24. 24. his thumb in the direction of a locker room, thrust his chin out toward the door of a locker, and stood, rocking from heels to toes, while Keating pulled a pearl-gray smock over his stiff, uncertain body. Francon had insisted on that smock. The conveyor belt stopped at a table in a corner of the drafting room, where Keating found himself with a set of plans to expand, the scaggy back of the chief draftsman retreating from him in the unmistakable manner of having forgotten his existence. Keating bent over his task at once, his eyes fixed, his throat rigid. He saw nothing but the pearly shimmer of the paper before him. The steady lines he drew surprised him, for he felt certain that his hand was jerking an inch back and forth across the sheet. He followed the lines, not knowing where they led or why. He knew only that the plan was someone's tremendous achievement which he could neither question nor equal. He wondered why he had ever thought of himself as a potential architect. Much later, he noticed the wrinkles of a gray smock sticking to a pair of shoulder blades over the next table. He glanced about him, cautiously at first, then with curiosity, then with pleasure, then with contempt. When he reached this last, Peter Keating became himself again and felt love for mankind. He noticed sallow cheeks, a funny nose, a wart on a receding chin, a stomach squashed against the edge of a table. He loved these sights. What these could do, he could do better. He smiled. Peter Keating needed his fellow men. When he glanced at his plans again, he noticed the flaws glaring at him from the masterpiece. It was the floor of a private residence, and he noted the twisted hallways that sliced great hunks of space for no apparent reason, the long, rectangular sausages of rooms doomed to darkness. Jesus, he thought, they'd have flunked me for this in the first term. After which, he proceeded with his work swiftly, easily, expertly--and happily. Before lunchtime. Keating had made friends in the room, not any definite friends, but a vague soil spread and ready from which friendship would spring. He had smiled at his neighbors and winked in understanding over nothing at all. He had used each trip to the water cooler to caress those he passed with the soft, cheering glow of his eyes, the brilliant eyes that seemed to pick each man in turn out of the room, out of the universe, as the most important specimen of humanity and as Keating's dearest friend. There goes--there seemed to be left in his wake-a smart boy and a hell of a good fellow. Keating noticed that a tall blond youth at the next table was doing the elevation of an office building. Keating leaned with chummy respect against the boy's shoulder and looked at the laurel garlands entwined about fluted columns three floors high. "Pretty good for the old man," said Keating with admiration. "Who?" asked the boy. "Why, Francon," said Keating. "Francon hell," said the boy placidly. "He hasn't designed a doghouse in eight years." He jerked his thumb over his shoulder, at a glass door behind them. "Him." "What?" asked Keating, turning. "Him," said the boy. "Stengel. He does all these things." Behind the glass door Keating saw a pair of bony shoulders above the edge of a desk, a small, triangular head bent intently, and two blank pools of light in the round frames of glasses. It was late in the afternoon when a presence seemed to have passed beyond the closed door, and Keating learned from the rustle of whispers around him that Guy Francon had arrived and had risen to his office on the floor above. Half an hour later the glass door opened and Stengel came out, a huge piece of cardboard dangling between his fingers. "Hey, you," he said, his glasses stopping on Keating's face. "You doing the plans for this?" He swung the cardboard forward. "Take this up to the boss for the okay. Try to listen to what he'll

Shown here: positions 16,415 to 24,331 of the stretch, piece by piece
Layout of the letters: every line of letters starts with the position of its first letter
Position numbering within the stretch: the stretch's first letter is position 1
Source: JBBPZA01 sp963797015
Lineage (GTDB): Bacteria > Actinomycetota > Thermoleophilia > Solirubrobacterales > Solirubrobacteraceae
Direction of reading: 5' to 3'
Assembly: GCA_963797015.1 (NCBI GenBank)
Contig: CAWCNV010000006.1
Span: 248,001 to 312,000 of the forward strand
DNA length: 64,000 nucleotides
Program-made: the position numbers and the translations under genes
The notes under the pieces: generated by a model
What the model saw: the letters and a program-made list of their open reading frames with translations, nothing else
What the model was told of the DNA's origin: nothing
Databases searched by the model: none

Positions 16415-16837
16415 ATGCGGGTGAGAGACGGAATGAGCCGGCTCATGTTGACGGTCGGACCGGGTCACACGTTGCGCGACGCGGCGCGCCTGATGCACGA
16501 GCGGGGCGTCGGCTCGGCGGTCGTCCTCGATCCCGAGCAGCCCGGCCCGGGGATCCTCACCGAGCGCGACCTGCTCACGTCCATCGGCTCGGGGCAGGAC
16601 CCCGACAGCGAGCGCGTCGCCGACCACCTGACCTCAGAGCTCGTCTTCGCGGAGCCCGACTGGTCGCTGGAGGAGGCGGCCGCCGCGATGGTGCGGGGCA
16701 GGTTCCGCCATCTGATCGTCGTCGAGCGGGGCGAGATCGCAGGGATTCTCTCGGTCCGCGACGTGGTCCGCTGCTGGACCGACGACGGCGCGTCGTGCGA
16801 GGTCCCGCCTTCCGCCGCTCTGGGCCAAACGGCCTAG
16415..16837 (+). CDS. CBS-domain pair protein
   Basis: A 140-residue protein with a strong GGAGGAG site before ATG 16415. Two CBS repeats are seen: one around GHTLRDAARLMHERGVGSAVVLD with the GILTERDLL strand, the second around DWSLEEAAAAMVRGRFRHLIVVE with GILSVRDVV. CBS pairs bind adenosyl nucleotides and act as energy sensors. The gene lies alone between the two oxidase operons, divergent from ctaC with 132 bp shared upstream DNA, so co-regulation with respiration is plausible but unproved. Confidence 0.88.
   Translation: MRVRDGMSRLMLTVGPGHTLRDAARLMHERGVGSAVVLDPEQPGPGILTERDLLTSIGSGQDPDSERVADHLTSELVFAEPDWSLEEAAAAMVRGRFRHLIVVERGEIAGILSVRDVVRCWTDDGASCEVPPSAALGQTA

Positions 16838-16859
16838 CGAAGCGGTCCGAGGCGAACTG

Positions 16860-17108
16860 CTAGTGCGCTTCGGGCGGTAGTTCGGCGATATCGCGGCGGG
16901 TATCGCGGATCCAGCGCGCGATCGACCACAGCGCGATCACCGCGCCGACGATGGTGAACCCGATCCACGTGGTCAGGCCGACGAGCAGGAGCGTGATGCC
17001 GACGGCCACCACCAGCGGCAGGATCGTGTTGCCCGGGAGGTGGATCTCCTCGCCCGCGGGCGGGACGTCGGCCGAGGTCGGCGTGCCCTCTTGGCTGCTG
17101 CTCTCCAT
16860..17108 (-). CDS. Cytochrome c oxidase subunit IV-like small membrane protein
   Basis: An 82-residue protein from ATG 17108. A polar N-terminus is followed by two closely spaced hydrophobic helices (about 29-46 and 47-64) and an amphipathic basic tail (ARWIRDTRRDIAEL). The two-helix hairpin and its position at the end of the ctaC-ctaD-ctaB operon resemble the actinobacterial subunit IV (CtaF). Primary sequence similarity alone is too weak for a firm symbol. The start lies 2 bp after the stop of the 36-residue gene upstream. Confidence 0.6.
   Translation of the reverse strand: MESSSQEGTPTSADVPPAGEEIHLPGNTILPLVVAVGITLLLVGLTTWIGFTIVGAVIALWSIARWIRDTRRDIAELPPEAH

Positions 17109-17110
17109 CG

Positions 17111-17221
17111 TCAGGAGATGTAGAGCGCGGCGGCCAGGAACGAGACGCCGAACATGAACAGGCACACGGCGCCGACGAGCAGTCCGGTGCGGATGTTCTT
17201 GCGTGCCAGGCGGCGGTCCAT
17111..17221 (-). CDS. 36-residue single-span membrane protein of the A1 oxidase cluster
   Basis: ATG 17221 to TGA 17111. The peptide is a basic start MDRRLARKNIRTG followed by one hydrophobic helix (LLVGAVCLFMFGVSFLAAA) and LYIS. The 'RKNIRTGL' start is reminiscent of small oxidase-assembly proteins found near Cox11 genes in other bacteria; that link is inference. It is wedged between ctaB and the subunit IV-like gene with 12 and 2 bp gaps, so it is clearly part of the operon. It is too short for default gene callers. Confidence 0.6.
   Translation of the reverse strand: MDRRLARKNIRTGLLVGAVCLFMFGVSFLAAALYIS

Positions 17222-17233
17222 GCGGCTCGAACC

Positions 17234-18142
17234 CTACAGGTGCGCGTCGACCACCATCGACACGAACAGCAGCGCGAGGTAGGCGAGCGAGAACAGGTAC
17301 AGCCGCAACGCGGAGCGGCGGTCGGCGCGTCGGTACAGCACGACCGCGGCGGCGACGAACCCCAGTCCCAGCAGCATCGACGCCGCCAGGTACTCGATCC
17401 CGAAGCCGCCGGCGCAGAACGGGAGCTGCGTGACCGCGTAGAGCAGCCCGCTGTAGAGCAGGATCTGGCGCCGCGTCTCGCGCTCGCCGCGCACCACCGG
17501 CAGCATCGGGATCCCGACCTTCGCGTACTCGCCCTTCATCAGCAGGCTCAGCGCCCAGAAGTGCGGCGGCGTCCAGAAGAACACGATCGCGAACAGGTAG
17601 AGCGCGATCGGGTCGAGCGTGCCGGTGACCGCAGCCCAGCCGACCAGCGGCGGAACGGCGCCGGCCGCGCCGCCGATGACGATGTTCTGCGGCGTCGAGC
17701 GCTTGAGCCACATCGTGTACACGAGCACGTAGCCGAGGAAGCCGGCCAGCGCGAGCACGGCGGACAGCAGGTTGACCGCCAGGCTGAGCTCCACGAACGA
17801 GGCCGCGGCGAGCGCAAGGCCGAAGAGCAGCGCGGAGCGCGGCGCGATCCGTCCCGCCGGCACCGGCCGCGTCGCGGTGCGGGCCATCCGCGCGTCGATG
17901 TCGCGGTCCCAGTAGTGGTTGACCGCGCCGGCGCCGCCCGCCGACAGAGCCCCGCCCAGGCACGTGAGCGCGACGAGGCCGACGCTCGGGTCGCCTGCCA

25. 25. say and try to look intelligent. Neither of which matters anyway." He was short and his arms seemed to hang down to his ankles; arms swinging like ropes in the long sleeves, with big, efficient hands. Keating's eyes froze, darkening, for one-tenth of a second, gathered in a tight stare at the blank lenses. Then Keating smiled and said pleasantly: "Yes, sir." He carried the cardboard on the tips of his ten fingers, up the crimson-plushed stairway to Guy Francon's office. The cardboard displayed a water-color perspective of a gray granite mansion with three tiers of dormers, five balconies, four bays, twelve columns, one flagpole and two lions at the entrance. In the corner, neatly printed by hand, stood: "Residence of Mr. and Mrs. James S. Whattles. Francon & Heyer, Architects." Keating whistled softly: James S. Whattles was the multimillionaire manufacturer of shaving lotions. Guy Francon's office was polished. No, thought Keating, not polished, but shellacked; no, not shellacked, but liquid with mirrors melted and poured over every object. He saw splinters of his own reflection let loose like a swarm of butterflies, following him across the room, on the Chippendale cabinets, on the Jacobean chairs, on the Louis XV mantelpiece. He had time to note a genuine Roman statue in a corner, sepia photographs of the Parthenon, of Rheims Cathedral, of Versailles and of the Frink National Bank Building with the eternal torch. He saw his own legs approaching him in the side of the massive mahogany desk. Guy Francon sat behind the desk. Guy Francon's face was yellow and his cheeks sagged. He looked at Keating for an instant as if he had never seen him before, then remembered and smiled expansively. "Well, well, well, Kittredge, my boy, here we are, all set and at home! So glad to see you. Sit down, boy, sit down, what have you got there? Well, there's no hurry, no hurry at all. Sit down. How do you like it here?" "I'm afraid, sir, that I'm a little too happy," said Keating, with an expression of frank, boyish helplessness. "I thought I could be businesslike on my first job, but starting in a place like this...I guess it knocked me out a little....I'll get over it, sir," he promised. "Of course," said Guy Francon. "It might be a bit overwhelming for a boy, just a bit. But don't you worry. I'm sure you'll make good." "I'll do my best, sir." "Of course you will. What's this they sent me?" Francon extended his hand to the drawing, but his fingers came to rest limply on his forehead instead. "It's so annoying, this headache....No, no, nothing serious--" he smiled at Keating's prompt concern--"just a little mal de tête. One works so hard." "Is there anything I can get for you, sir?" "No, no, thank you. It's not anything you can get for me, it's if only you could take something away from me." He winked. "The champagne. Entre nous, that champagne of theirs wasn't worth a damn last night. I've never cared for champagne anyway. Let me tell you, Kittredge, it's very important to know about wines, for instance when you'll take a client out to dinner and will want to be sure of the proper thing to order. Now I'll tell you a professional secret. Take quail, for instance. Now most people would order Burgundy with it. What do you do? You call for Clos Vougeot 1904. See? Adds that certain touch. Correct, but original. One must always be original....Who sent you up, by the way?" "Mr. Stengel, sir." "Oh, Stengel." The tone in which he pronounced the name clicked like a shutter in Keating's mind: it was a permission to be stored away for future use. "Too grand to bring his own stuff up, eh? Mind you, he's a great designer, the best designer in New York City, but he's just getting to be a bit too grand lately. He thinks he's the only one doing any work around here, just because he smudges at a board all day long. You'll learn, my boy, when you've been in